Marco Bustamante, Yasmin Sabet, Emmanuel Rodriguez, Carlos E. Rodriguez-Castro
Department of Internal Medicine, Texas Tech University Health Sciences Center, El Paso, TX, USA
Med Sci Case Rep 2014; 1:43-46
Available online: 2014-11-15
Lithium is used as the mainstay of treatment for bipolar disorder. However, its narrow therapeutic range and many factors that influence its metabolism may easily lead to lithium toxicity. Toxicity can present with gastrointestinal symptoms such as diarrhea, nausea, vomiting, and neurologic symptoms such as tremors, coma, ataxia, slurred speech, and seizures. Chronic lithium ingestion has also been associated with a variety of renal diseases, particularly nephrogenic diabetes insipidus (NDI) and, less frequently, chronic tubulointerstitial nephropathy.
The etiology of lithium toxicity is often multifactorial and classified as acute, acute-on-chronic, and chronic. The selection of treatment – normal saline IV infusion versus hemodialysis – depends on clinical status, etiology, and classification of the intoxication. In this report we present a case of severe acute-on-chronic lithium toxicity that responded adequately to conservative treatment.
Case Report: A 74-year-old female with past medical history of diabetes mellitus, arterial hypertension, recurrent urinary tract infections, and bipolar disorder presented with a 1-month history of progressively worsening lethargy and generalized weakness, associated with upper bilateral extremity tremors, mild ataxia, and a 1-week history of diarrhea. Laboratory results demonstrated asymptomatic bacteriuria, acute kidney injury, and increased lithium levels. Despite the acute kidney injury and the presence of neurological symptoms, normal saline IV infusion was preferred over hemodialysis and resulted in complete resolution of symptoms and acute kidney injury upon discharge.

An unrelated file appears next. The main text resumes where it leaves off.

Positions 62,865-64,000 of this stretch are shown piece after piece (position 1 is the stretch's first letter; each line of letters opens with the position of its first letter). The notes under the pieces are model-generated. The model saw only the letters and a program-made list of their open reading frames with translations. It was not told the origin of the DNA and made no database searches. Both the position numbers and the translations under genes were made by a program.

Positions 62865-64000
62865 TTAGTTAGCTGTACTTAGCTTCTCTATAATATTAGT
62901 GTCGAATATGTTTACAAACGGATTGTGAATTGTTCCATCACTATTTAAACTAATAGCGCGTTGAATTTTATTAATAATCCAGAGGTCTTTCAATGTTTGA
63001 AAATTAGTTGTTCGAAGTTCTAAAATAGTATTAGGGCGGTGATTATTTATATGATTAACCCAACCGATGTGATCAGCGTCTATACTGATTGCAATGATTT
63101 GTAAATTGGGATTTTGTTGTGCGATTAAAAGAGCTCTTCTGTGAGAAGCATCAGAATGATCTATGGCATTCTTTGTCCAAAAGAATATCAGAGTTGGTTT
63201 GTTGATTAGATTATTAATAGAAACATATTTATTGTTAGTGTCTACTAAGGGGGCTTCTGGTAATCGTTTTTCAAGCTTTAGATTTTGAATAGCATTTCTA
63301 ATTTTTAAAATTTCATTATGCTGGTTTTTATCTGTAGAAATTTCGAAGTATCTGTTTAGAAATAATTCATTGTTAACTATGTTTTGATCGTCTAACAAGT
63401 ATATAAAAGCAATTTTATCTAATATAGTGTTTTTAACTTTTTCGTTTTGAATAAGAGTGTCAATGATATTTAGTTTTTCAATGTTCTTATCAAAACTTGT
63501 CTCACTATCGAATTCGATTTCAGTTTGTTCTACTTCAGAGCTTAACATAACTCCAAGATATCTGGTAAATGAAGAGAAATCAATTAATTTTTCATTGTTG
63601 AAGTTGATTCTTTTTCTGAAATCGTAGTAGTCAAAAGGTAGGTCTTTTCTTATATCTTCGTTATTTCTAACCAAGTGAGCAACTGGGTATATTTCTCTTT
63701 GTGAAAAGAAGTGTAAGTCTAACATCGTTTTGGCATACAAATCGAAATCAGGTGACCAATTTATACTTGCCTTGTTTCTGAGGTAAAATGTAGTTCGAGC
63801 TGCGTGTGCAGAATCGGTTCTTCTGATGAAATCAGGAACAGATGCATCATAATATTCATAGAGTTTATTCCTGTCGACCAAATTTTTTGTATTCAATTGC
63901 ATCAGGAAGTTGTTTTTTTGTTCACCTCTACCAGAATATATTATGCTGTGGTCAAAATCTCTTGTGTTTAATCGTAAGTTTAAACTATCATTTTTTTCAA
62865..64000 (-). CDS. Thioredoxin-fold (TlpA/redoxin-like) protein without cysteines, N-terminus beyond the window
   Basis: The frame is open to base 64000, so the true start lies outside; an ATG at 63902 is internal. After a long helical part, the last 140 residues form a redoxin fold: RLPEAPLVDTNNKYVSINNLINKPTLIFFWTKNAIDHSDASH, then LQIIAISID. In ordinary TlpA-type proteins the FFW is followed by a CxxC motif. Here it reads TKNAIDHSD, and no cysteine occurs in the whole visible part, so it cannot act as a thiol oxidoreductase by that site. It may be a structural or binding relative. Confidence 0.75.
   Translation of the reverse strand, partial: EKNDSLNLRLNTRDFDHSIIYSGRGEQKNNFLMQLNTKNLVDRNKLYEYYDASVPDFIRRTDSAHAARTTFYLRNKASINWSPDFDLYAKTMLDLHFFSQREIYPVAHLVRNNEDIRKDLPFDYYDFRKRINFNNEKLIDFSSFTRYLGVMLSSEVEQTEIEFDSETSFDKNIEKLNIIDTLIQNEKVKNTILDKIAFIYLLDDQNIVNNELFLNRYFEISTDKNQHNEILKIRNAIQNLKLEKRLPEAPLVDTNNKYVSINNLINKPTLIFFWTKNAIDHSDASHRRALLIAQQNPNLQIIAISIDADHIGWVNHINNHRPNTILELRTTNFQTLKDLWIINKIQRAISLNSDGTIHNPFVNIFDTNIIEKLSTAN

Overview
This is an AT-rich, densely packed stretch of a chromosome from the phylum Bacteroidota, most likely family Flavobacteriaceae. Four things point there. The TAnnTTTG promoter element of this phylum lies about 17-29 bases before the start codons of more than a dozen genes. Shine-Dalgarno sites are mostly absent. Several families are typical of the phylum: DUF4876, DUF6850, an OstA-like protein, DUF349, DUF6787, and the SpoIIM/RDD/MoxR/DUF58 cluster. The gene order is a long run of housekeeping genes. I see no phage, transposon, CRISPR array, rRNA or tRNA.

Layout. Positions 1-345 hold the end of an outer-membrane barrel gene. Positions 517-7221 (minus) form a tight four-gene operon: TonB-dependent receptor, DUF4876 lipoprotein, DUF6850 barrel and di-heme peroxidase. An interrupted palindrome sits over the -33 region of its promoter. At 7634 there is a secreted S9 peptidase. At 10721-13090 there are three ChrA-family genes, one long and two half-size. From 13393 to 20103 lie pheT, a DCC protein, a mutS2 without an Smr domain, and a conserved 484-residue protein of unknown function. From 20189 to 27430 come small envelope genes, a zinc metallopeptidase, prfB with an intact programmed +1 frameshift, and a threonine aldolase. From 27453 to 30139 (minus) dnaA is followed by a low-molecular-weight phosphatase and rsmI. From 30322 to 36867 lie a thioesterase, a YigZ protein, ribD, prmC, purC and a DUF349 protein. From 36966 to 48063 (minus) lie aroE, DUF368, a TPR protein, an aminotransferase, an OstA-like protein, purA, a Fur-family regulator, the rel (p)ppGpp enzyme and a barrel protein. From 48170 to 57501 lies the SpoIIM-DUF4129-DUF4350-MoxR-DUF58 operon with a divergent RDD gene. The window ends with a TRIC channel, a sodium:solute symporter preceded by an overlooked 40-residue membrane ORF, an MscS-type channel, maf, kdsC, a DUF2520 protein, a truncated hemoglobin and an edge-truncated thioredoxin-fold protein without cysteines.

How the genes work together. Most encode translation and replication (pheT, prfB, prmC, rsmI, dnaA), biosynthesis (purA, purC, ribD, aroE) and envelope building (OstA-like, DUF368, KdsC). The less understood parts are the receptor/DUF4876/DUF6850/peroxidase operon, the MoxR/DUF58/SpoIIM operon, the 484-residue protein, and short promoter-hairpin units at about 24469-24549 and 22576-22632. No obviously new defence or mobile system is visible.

Conclusions: Decision of treatment is based on clinical and laboratory data. The guidelines for treatment demonstrate variability in the diverse settings of lithium intoxication. In this case, the decision of normal saline IV infusion was controversial because the Psychiatry service recommended hemodialysis in the setting of acute kidney injury and sub-acute onset neurological symptoms with a concern for permanent neurological sequelae. However, with this management, the neurological symptoms resolved completely and kidney function returned to normal.
Keywords: acute kidney injury, Lithium Carbonate, Toxic Actions